August 31, 2012 § Leave a comment
A key concern of this project is the representation of labour. It is, therefore, critical to consider photographers and practitioners whom have sought to address such representations in meaningful, sustained and innovative ways. Known mainly for his images depicting the construction of the Empire State Building, here the specific reference is the early project work of Lewis Wickes Hine. Ground-breaking for its subject matter and the means and methods of representation that he engaged, this is further underlined in how the word, documentary, did not exist at this time in relation to the description of such visual undertakings.
In 1904, the teacher went to Ellis Island to witness the largest ever migration to the United States. Hine began making a series of immigrant portraits, which he would continue until 1930, later described as ‘incontrovertible documents of the human meaning of history’s greatest migration. The mass aspect of Ellis Island was left to the statisticians and social cartographers. Hine took care of the human equation’ (McClausland quoted in Rayner 1977: 42). Hine had met and befriended the wealthy businessman Arthur Kellogg, and through his patronage began documenting change for The Charities and Commons Magazine, later re-titled The Survey (Rayner 1977). He used photography ‘as a means to an end – to call attention to social injustice, to campaign for change and to celebrate the dignity of working people in the modern world’ (Panzer 2002: 3). He would devote his life to the portrayal of, among others, the plight of child labour, working conditions, the role of women, tenement living, veterans from the Civil War, disabled workers and the role of visible minorities. It is interesting to note how he circumvented issues concerning access to factories regarding child labour: ‘he pretended he was after pictures of machines…while one hand in his pocket made notes on ages and estimated sizes’ (Trachtenberg 1989: 201).
In this report (image above), one of 30 such documents in the U.S. Library of Congress collection, submitted with accompanying photographs to the National Child Labour Committee in 1909, Hine addresses the conditions of child labour in the Canning Industry in the American state of Maryland. Steeped in the observational and factual, anecdotal incidents are recounted as he encountered individuals working there, including the mother and widow, Mrs. Kawalski:
Many things has been misrepresented to her after they got there, she found that all the children, whose fare had been paid by the company, had to work all the time. The younger children worked some and went to school some, but they worked regularly as soon as they were able to stand up to the benches. “We lived xxx in rough shanties. It’s no place for children. They learn too much”. They had to furnish their own food and their fares were taken out of their earnings little by little. They didn’t get ahead any financially although it was a good year, at this place. “Call this slavery!” she said. (original delete marks, Hine 1909: 3)
Particular attention should be given to Hines’ subject position as manifest both in his working process and the framing technique employed. This relates primarily to a large part of what I would describe as his ‘early work’ from 1905 and up to, and including, 1920. Hine generally positioned his subject at eye level and in the centre of the frame. Whether individual or in groups, they presented themselves to the camera and the viewer. He maintained ‘careful notes’ of his encounters at all times and the work was usually accompanied by extended titles and captions (ibid.: 20). Hine was aware of the potential for allegory; ‘a picture is a symbol that brings one immediately into close touch with reality’ (Hine  1989: 207).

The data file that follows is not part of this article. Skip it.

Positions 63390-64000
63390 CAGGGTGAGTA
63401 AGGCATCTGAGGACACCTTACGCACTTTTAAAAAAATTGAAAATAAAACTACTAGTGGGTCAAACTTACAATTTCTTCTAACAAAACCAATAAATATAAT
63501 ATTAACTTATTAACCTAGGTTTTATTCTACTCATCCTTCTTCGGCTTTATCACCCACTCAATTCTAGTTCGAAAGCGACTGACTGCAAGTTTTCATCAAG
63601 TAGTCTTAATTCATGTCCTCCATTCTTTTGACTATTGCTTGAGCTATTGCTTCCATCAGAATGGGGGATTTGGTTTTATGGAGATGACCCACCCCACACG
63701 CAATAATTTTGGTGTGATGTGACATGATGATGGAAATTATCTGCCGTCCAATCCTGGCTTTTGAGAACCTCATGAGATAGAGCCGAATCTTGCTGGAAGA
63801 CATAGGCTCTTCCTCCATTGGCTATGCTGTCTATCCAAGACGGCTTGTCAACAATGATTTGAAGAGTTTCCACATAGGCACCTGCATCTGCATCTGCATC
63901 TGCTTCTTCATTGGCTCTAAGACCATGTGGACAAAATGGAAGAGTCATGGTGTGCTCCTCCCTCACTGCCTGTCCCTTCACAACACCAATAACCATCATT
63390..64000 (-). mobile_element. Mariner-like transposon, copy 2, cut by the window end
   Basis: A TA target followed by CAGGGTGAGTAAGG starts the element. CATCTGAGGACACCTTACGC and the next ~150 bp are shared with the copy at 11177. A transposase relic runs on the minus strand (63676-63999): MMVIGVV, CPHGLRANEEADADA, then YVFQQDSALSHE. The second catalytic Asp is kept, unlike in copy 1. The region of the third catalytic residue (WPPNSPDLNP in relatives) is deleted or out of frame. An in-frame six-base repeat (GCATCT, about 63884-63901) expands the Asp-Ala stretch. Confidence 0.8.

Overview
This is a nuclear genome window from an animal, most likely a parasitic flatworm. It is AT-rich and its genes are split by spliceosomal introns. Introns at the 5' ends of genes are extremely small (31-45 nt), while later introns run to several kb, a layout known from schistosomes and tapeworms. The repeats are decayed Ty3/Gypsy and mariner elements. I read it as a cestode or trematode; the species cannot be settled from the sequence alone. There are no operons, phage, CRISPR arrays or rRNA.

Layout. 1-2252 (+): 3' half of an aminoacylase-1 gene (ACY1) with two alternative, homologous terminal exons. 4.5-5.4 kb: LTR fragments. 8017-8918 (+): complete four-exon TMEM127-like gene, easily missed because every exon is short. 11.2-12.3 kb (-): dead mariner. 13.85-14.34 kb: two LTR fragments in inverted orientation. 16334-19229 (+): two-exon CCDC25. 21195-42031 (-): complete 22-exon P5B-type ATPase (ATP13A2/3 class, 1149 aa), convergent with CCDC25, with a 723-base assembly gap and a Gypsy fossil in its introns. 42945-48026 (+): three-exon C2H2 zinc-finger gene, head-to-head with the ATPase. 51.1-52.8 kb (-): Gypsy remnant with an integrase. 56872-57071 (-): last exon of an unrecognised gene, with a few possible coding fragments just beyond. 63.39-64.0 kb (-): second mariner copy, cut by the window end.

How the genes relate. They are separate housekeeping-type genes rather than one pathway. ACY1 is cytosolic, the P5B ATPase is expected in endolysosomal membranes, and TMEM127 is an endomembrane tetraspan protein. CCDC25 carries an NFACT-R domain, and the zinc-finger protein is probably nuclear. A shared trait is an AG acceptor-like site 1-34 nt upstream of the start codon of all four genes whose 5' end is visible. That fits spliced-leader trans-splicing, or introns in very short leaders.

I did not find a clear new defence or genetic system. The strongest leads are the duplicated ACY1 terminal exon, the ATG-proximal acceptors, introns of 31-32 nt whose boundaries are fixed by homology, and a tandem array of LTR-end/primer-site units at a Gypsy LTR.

The Little Spinner is standing (image above). No more than 7 years of age, with hands by her side, there is a silence about her as she stares directly at the photographer, at the viewer. Hair barely combed, she is lost in size in the midst of the machinery surrounding her, all bolted to a floor spattered with traces of cotton. Her shoeless feet and little white smock dress are adorned with traces of the same cotton that is weaved web-like around her and her feet. She stares and we must return that stare for there is nowhere else to look, our perspective created by the row of machines denying us any escape. Her presence, our guilt? Our children, their futures? As we look at this young girl, certain histories and possibilities are posited, but nothing is complete and one now wonders the outcome of her fate. Hine demonstrates his understanding of the effectiveness of perspective in this instance. We as viewers are literally and visually forced to confront the human face of this unjust labouring situation. Aware of this potential, Hine coined the terms ‘social photography’ and ‘interpretive photography’ to ‘combine publicity and an appeal for public sympathy…to create a photograph often more effective than the reality would have been’ (Panzer 2002: 15). Here, simple in its presentation, the image exudes a subtle and silent quality amidst a scene which no doubt possessed harsh mechanical volumes. Hine himself noted: